BAKI SADIKI, a Kosovar Albanian suspected of drug trafficking, will likely receive a new trial now that the Justice Ministry has withdrawn its plan to challenge the decision granting Sadiki a re-trial.
Originally, the ministry said that the justification for re-opening the trial had been fabricated by the Prešov Regional Court. Justice Minister Tomáš Borec is reluctant to explain why he did not file a special appeal against the re-trial, the Sme daily wrote in its November 5 issue.
“At the moment we do not consider it appropriate to publish the possible strategy in terms of legislation, especially at a time when the court proceeding is underway,” Justice Ministry spokesperson Alexandra Donevová told Sme.
The Supreme Court, which would possibly decide on such an appeal, confirmed that it did not receive a motion from the ministry.
The new trial started on November 7.
On September 3, the Prešov Regional Court cancelled the original verdict for Sadiki, convicted of smuggling heroin from Turkey to Slovakia hidden in imported beach sandals, which effectively reopened his trial. After several years at large, Sadiki was arrested on October 25, 2012 as part of an Interpol operation called Infrared. In December, a Kosovo court in Gjilan cleared Sadiki for extradition to Slovakia.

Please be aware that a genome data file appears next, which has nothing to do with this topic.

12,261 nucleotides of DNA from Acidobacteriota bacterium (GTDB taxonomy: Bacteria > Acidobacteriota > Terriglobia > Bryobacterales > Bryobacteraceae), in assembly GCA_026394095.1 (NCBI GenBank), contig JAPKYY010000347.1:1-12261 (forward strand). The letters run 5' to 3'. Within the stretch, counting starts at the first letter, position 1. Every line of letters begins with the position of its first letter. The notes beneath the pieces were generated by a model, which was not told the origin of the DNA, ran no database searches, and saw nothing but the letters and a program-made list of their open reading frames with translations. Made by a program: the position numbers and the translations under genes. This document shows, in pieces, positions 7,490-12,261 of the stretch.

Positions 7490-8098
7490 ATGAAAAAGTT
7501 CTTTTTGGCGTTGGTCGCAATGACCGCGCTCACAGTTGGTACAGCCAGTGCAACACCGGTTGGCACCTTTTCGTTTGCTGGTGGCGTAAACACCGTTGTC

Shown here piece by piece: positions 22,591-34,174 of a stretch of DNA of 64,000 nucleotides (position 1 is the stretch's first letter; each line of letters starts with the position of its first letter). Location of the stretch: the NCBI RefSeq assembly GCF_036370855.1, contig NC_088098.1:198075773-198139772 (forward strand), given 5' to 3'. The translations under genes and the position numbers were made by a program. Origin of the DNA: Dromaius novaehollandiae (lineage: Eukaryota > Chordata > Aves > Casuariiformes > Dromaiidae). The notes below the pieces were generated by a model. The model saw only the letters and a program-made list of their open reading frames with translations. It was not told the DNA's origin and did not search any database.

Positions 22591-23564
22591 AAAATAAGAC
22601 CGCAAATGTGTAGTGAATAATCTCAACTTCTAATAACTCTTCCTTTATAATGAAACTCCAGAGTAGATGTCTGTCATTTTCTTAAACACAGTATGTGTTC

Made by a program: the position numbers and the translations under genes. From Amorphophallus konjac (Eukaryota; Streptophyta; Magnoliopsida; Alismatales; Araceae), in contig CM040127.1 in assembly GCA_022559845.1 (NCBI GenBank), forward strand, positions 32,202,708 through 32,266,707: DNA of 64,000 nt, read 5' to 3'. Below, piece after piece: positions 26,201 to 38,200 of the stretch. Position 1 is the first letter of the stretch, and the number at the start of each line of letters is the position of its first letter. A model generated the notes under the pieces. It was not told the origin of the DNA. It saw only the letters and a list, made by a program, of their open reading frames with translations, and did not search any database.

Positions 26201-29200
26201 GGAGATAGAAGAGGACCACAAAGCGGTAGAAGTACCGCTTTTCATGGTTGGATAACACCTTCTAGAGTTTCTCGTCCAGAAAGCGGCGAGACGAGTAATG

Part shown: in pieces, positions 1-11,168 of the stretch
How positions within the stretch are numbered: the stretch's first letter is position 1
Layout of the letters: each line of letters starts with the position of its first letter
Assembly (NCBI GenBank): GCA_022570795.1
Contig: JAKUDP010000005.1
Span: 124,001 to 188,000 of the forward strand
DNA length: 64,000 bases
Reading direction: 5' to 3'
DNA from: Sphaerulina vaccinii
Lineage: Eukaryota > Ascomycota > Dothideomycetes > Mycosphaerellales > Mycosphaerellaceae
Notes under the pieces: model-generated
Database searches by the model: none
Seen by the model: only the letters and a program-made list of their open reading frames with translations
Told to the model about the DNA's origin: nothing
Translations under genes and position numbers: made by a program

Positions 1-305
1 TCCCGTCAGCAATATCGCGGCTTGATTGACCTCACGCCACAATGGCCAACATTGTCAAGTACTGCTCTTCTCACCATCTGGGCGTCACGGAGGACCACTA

The regional court suggested that a new trial was one of the conditions set by Kosovo for the extradition of Sadiki, which was later confirmed by an advisor to Kosovo’s justice minister, Dafina Bucaj, to Sme. She said that Kosovo does not acknowledge verdicts issued in absentia and thus it would request a new trial in any similar extradition case. Bucaj said the “request from Slovakia included the guarantee that he [Sadiki] will have the right to a new trial”, Sme reported in its September 18 issue.
Yet, the Justice Ministry denied agreeing to any such terms. Sme reported on September 11 that the right to a retrial influenced Kosovo’s decision to extradite Sadiki to Slovakia, but noted that this condition was not listed in the official extradition paperwork between the two countries. The Justice Ministry provided the document to Sme based on the Freedom of Information Act.
11. Nov 2013 at 0:00 | Compiled by Spectator staff